Cardiff is beautiful, and it is amazing to learn that the bay has been completely redeveloped from derelict marsh land, to a buzzing residential, business and entertainment centre, in recent years. So much so, that one acre of land sold for £2 million recently, in a plan to build luxury flats. As we drove across this part of time, we came up to one of two five star hotels in the city. Chelsea were using this as their base for the afternoon game. In the car park, there was a shiny silver Mercedes, with the number plate 2 ROW. No idea to whom it may belong, if you have any ideas, please let me know. It is only in the past eight months that I have been exposed to such a cocktail of people. The nature of the job means, on a daily basis I speak to representatives from Ireland, Scotland, all across England and last but not least Wales. There are a few clients whom I have got to know well, and you pick up their “talking” style. For the Welsh, it is the customary, ‘is it’, which they seem to add to the end of every sentence, that deserves a question. Funnily enough, after our sightseeing tour of the city, my Dad and I had earned quite an appetite. We hunted around for a nice eating establishment to have a drink, and quick bite to eat. In the end, we strolled into a quite bar towards the back of the main street of bars and pubs. It was quite, with only a handful of fans in. As I walked in, I was stopped in my tracks by the doorman. My camera case had come to his attention and he asked to take a look inside. I had no problem with this, but he took the time to look me in the eye and explain, that in the current climate it was a necessary precaution. I understood, and opened my bag, to reveal my digital camera. We went upstairs and found a seat and ordered our food. After lunch, we headed for the bar that my colleague at work had recommended. The Albert had now become the Yard. I called him and explained where we were. In the end, we gave up waiting, got a drink, while we soaked up the beautiful summer shine in the courtyard at the back of the bar. A large contingent of Chelsea fans had gathered. They must have been drinking for some time, for they had become quite animated, yet the atmosphere was quite friendly. A handful of diehard fans, started chanting various songs, to get themselves and the rest of us into the mood. It was approaching 3pm fast and we had to get a move on now. The moment we had been waiting for, as we came across to Gate 7, I quickly purchased a programme and then followed my Dad to the stalls. My bag was searched again, but that was to be excepted. There were quite a few fans still making their way to their seats, but I presumed that most of the Chelsea contingent, had already taken their seats. As we stepped out into the stadium, I was amazed by the view and the atmosphere. Words can never truly describe what my eyes could see, and what my ears could hear. Taking our seats, just in time to watch the teams to come out. When we stood up to sing our national anthem, I felt a great sense of pride, if what somewhat misplaced. Here were are, the English singing our song, in the backyard of our Welsh cousins. As my players, took the FIFA handshake of friendship, my Dad offered his to shake my hand, in the deepest grated, for asking him along to share in this day. He was proud of me and for a split second, among those 58 thousand people, I felt like I should give my Dad a hug. Instead, there was no time for such father son bonding. The kick off was seconds away and the moment, the spilt second we had waited for, the referee blew his whistle and the football, all 90 minutes was slowly ticking away.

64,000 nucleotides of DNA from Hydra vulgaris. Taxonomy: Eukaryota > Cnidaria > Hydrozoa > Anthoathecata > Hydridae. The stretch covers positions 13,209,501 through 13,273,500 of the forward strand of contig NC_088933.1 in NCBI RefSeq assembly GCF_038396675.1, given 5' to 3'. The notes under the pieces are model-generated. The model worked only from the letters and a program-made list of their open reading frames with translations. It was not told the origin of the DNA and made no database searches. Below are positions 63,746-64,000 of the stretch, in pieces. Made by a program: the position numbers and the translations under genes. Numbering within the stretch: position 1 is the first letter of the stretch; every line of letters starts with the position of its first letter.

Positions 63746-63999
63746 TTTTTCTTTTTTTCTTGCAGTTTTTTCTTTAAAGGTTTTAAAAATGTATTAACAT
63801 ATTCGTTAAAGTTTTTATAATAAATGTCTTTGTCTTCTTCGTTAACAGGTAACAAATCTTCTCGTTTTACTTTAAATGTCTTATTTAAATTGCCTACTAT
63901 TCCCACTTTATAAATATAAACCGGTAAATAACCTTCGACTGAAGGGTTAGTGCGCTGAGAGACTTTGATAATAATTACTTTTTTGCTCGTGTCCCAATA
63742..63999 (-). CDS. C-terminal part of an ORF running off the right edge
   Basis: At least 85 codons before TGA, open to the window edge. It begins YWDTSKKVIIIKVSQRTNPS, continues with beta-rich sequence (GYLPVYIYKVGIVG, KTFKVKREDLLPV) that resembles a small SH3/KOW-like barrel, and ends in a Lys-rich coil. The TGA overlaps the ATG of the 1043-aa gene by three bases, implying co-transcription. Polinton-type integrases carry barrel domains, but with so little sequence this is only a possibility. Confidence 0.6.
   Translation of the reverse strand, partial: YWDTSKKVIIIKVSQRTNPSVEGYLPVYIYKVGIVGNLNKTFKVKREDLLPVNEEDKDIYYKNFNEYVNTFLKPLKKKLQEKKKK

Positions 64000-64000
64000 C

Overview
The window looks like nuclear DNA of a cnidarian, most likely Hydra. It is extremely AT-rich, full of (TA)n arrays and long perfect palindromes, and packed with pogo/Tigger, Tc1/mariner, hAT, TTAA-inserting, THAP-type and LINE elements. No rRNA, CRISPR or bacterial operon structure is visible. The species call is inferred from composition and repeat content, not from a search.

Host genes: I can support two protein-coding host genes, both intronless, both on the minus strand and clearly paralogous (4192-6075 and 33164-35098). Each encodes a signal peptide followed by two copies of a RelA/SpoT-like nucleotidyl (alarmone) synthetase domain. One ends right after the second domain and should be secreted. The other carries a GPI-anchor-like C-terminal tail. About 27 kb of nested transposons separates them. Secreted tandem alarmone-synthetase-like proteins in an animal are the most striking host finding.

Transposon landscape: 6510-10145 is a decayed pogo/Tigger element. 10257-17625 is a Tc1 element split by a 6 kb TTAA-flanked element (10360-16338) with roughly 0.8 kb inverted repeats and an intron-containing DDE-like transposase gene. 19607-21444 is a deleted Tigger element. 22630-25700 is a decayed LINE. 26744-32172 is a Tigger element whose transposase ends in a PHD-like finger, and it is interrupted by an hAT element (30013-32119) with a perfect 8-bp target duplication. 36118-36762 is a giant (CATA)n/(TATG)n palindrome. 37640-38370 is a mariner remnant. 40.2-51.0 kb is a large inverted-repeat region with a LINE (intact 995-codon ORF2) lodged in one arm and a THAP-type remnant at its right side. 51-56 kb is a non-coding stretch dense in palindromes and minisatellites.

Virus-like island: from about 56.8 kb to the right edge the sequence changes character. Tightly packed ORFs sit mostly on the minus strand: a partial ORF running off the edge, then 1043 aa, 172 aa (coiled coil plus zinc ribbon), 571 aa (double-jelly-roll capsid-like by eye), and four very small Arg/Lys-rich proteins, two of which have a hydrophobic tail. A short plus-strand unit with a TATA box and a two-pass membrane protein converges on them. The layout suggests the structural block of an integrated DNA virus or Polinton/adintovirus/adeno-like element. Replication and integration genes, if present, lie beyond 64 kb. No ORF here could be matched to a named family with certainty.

Prior to the match, I was confident of an Arsenal victory. Perhaps even by the margin of two goals. From what I had seen of the team in pre-season, they looked like they were slowly getting their game together. Looking like a team difficult to beat, and deadly on the counter attack. Chelsea fans now seem to have an arrogance, which leaves a bitter taste in the mouth. The chants, which over the course of the match, became accustom to included, “Your Not Champions Any More!!” For them, it was going to script. Drogba scored within 8 minutes, which caught us on the back foot. Our end erupted the moment, took the ball, controlled the ball and smashed the ball passed Lenhamm. They deserved the lead, but I knew Arsenal had the character to return. Following the goal, Arsenal finally woke up, that while this game did not matter, pride was at stake. An early defeat to Chelsea would put us on the back foot for the visit to Stamford Bridge, in two weeks time. We pressured, but Chelsea were alert to all our attacking ideas. If I am honest, we did not having anything new to offer. It was at half time, with three substitutions that the Arsenal of old came back onto the field. Gilberto, providing the solid rock ahead our defence, and Hleb, on for his home debut (well as close as we can get) who was now able to pull the strings in midfield and pass the ball over to Reyes over on the weeks. We looked like a more exciting attacking force, with much more potential up front. Yet, our eagerness to push forward left us exposed at the back. Watching Didier score his second, was amazing. He looked like he had completely hashed it, as we pushed back in numbers to defend the goal mouth. Yet, he was still able to control the ball and place it into the net. Sometimes, you have to whole up your hands to talent. That was a quality goal, taken with skill and ability. As the saying goes, a great striker always keeps his composure in front of goal. Perhaps this is the second chance, he was hoping for. Let us hope that this is not the sign of things to come.

Then, after a spell of heavy pressure, Arsenal put together some moves that are so easy on the eye and we found the back of the net. A rather scrappy goal, but they all count. Our end of the ground fell silent and my Dad and I just looked at each other with a knowing smile. Looking across the pitch, we saw the thousands of Arsenal fans in red, yellow, blue and white cheering! It was a great sight, even if I wish I could have been over on that side of the stadium. We were back in the game, but did we have enough to push for an equaliser. There were doubts in my mind. We did not appear like the well old machine, whereas Chelsea seemed gelled, even with some many new players on display. The Blues seem ready for the season ahead, whereas we looked still tired, trying to get our games together. Never mind, this is just an over glorified pre-season friendly. The real football starts next weekend. After the game, there was the next hurdle. The journey home. We got out as quickly as possible, opting not to wait for the shield presentation. We caught the second bus back to the car park and got into our cat at 5.30pm, pulling out of the school, I estimated with my Dad that we would be back in Wycombe by 8.30pm. Three hours, was an over estimate. The traffic heading back was heavy. Stop start. Yet, I had BBC Radio One to keep me company all the way home. My Dad drifted off to sleep again. I couldn’t blame him, it had been a long tiring day. We scrolled off the M4 at 9pm and did not get home until 10pm. My Dad insisting we stop for a takeaway, to take home. Overall, the perfect weekend. Sure, the score was not what I had wanted, but everything else fell perfectly into place. The weather was great, a warm hot summer’s day, a friendly atmosphere, with both rival fans on quite jovial terms, knowing this was more an exhibition match than anything else. My memory from the day, will be driving on the M4, past a car of Arsenal fans, and young guy around 16 in the back of the car, shaking his Arsenal scarf at me and giving a fist up for our team. I returned a knowing nod. We were down but not out! Let me end with my own twist on the phrase, enscribed on the Millennium Centre. In These Bones, Horizons Win.